President Donald Trump during the campaign. (Photo: AP)

With the inauguration ceremony over, Donald Trump is now the nation’s 45th president — and he has a new Twitter handle, @POTUS.

“Together we will make America great again,” President Trump said during his speech at Friday’s event.

Given Trump’s proclivity for using Twitter, one Wall Street insider quipped, “Trump’s tweets increase the opportunities for day trading. Let’s make America trade again!”

The president’s tweets over the past few weeks have helped bump up the stock price of Ford, while putting a dent in Lockheed Martin’s shares, for instance.

Tech firms like Trigger Finance have developed mobile applications — aka “Trump Triggers” — to let investors know when the president tweets about an individual stock.

Just after his inaugural speech, the new president — using his older @realDonaldTrump handle — declared: “We will follow two simple rules: Buy American & Hire American!” (That probably won’t help the shares of IT consulting groups like Infosys and Tata.)

What does a tweeting president mean for advisors and their investor clients?

For some advisors, like James Osborne, CFP, of Bason Asset Management, it is a cry for diversification and investing that focuses on indexes, for instance, rather than specific equities.

“T***p presidency might be the single best reason to avoid individual stock risk in a long time,” Osborne said on Twitter earlier this month. “Never know who is the next target of ire.”

Other market watchers point out that Trump’s tweets are a new source of volatility that investors have to consider.

“This is unprecedented,” said Mike Loewengart, head of investment strategy for E-Trade, in an interview. “It’s tough to say, though, if this will continue after Inauguration Day or not and become the norm. If so, investors of all shapes and sizes are going to have to get used to it and consider [its implications] for all their investments over different time horizons.”

Core and Satellite

In early January E-Trade found that 60% of millennial investors were trading off of Trump tweets. Plus, nearly 40% of investors of different ages were doing so.

“Clearly millennials are the most likely [group of investors] to respond to Twitter and have been placing Twitter-based trades,” Loewengart said. “They … clearly recognize the power of social media when it comes to potential trades.”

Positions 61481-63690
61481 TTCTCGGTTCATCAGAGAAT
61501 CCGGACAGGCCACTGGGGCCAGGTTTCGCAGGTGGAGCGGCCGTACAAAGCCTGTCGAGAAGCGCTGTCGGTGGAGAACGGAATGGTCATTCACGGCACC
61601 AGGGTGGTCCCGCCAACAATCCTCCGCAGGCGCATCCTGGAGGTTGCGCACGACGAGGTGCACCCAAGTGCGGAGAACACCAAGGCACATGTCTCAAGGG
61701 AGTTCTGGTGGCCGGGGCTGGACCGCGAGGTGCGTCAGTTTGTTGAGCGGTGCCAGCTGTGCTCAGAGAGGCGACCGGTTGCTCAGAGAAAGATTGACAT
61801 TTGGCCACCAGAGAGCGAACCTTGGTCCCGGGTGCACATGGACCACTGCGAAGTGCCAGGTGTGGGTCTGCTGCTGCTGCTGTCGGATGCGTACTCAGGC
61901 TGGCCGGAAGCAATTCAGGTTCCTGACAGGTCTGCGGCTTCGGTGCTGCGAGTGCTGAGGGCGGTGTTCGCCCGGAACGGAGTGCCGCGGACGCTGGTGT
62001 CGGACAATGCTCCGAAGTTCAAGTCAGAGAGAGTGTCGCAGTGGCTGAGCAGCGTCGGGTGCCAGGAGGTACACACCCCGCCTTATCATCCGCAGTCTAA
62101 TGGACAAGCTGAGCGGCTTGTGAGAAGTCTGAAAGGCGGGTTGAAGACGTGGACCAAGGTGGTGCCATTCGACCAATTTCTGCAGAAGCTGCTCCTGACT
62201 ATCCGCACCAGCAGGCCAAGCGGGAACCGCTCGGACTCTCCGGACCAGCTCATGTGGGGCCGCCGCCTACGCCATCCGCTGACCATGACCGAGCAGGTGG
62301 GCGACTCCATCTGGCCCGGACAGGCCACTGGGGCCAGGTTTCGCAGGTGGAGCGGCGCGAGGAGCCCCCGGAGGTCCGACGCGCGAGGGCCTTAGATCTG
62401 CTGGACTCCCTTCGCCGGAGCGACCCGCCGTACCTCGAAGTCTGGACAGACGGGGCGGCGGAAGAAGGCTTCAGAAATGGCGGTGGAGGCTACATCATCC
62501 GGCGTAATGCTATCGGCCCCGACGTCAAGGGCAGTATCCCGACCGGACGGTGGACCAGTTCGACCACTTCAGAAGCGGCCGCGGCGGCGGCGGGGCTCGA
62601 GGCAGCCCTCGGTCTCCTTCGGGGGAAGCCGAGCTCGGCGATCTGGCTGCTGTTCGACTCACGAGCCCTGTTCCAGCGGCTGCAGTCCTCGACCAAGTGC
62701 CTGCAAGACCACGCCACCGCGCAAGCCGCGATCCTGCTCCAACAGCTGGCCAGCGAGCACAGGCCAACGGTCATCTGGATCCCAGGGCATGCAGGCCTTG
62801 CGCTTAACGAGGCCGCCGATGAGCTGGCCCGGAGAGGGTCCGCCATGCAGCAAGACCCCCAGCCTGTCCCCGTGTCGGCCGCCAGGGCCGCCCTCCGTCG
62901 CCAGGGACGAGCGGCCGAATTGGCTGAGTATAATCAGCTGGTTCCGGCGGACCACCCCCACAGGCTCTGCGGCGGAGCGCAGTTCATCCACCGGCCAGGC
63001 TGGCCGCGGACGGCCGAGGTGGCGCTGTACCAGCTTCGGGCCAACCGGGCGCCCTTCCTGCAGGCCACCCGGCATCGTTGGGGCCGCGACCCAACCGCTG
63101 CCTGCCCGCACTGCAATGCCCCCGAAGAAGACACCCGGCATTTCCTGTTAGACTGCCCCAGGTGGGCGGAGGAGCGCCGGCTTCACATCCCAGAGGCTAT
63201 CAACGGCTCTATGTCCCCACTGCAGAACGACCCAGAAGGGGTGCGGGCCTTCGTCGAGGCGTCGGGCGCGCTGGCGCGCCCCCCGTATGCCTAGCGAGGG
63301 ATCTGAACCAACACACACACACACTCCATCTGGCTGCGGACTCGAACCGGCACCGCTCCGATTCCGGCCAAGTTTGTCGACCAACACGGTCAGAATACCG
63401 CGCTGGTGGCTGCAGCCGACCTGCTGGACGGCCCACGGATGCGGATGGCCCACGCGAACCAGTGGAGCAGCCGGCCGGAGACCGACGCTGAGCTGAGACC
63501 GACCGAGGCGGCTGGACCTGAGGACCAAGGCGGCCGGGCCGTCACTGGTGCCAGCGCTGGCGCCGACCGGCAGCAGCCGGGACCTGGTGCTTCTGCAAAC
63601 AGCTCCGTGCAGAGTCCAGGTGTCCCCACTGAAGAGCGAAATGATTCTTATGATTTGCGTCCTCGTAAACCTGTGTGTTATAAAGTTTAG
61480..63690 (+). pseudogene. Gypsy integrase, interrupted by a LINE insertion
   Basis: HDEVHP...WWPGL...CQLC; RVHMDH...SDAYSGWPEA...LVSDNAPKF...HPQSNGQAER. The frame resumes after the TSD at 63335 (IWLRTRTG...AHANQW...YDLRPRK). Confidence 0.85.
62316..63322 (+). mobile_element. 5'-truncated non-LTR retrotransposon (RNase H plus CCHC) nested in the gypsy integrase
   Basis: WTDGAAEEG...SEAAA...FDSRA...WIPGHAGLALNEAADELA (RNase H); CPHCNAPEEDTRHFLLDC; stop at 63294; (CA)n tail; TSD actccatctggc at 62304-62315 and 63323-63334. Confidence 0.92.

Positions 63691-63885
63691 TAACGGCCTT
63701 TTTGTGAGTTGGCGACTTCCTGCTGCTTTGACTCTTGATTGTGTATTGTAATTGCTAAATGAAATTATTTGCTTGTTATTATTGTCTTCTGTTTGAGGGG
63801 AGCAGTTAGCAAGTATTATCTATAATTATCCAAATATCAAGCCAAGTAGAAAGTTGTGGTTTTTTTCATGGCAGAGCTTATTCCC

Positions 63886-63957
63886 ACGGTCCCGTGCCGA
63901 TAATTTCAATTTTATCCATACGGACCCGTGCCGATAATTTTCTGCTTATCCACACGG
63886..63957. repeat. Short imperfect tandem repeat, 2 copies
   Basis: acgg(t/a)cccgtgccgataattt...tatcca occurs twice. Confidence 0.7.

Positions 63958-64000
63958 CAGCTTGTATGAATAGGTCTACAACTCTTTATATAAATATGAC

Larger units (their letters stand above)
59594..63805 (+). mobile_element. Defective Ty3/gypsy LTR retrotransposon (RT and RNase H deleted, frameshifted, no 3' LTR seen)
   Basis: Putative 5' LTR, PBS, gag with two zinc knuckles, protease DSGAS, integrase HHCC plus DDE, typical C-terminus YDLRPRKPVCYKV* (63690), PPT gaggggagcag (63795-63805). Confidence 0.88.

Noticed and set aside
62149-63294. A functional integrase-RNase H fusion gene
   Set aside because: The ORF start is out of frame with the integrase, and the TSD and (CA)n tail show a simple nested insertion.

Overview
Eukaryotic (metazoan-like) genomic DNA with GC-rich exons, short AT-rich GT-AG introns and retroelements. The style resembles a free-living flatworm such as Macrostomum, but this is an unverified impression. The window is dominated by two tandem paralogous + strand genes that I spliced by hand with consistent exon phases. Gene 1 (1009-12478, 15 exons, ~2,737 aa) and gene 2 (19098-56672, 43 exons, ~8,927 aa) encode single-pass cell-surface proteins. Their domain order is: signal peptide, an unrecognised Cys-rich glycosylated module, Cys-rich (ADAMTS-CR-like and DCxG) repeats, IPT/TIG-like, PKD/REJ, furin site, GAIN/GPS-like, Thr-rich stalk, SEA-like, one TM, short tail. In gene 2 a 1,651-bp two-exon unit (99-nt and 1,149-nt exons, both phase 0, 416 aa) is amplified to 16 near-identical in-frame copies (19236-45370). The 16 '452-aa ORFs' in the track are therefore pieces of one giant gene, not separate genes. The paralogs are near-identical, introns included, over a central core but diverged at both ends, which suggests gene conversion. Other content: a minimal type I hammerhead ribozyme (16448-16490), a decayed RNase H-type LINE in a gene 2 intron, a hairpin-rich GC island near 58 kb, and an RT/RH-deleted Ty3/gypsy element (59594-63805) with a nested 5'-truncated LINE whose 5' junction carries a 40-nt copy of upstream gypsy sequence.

The E-Trade poll also discovered that half of investors are changing their portfolio allocations or are moving from cash to new positions as Trump takes office.

“These tactics should be conducted within the context of investors’ long-term goals and with monitoring,” Loewengart said.

E-Trade uses the core and satellite approach to investing. “We’d suggest trading off Trump tweets in the satellite [segment] of a portfolio,” rather than the core, and “include a risk-management focus,” Loewengart explained.

Investors overwhelmingly favor financial stocks during Trump’s time in office, according to the firm’s poll: 55% see this group benefiting from his presidency, followed by the energy and industrial sectors, 53%. 

“Advisors at large working with more millennials in particular … would be well advised to counsel them with a message of diversification and [reliance on] the core-satellite approach,” Loewengart said.

For instance, trading on Trump tweets — considered a tactical strategy — should only be able to impact up to 10% of a portfolio.

“Any [investing] approach needs effective diversification and for investors to be mindful of the risks they are taking,” he explained.

Buffeting Trends

Another individual with a large amount of influence over billionaire investors is Warren Buffett, who favored Hillary Clinton in the election.

But Buffett’s role in the markets is different from that of Trump, Loewengart says: “Buffett has a large amount of people who respect him, but do not necessarily follow exactly what he does.”

For instance, “In 2009, Buffett said everyone should buy stocks like he was doing. But how many investors really did it?” the E-Trade executive asked.

Buffett doesn’t use Twitter to describe his daily outlook and advocates investing for the long haul.

“Never bet against America,” he told CNBC on the night before Trump’s inauguration.

While unsure of the short-term direction in the markets, Buffett said: “It’s going to be higher 10 years, 20 years from now.”

“America works,” explained the chairman and CEO of Berkshire Hathaway. “I’ve said this before. It’ll work wonderfully under Hillary Clinton, and I think it’ll work fine under Donald Trump.”

The Sage of Omaha seems to share that outlook with Commander in Chief Trump. “When America is united, America is totally unstoppable,” the new president said after taking the oath of office.  

— Check out Ahead of Inauguration, Investors Not ‘Fully Bullish’: Merrill on ThinkAdvisor.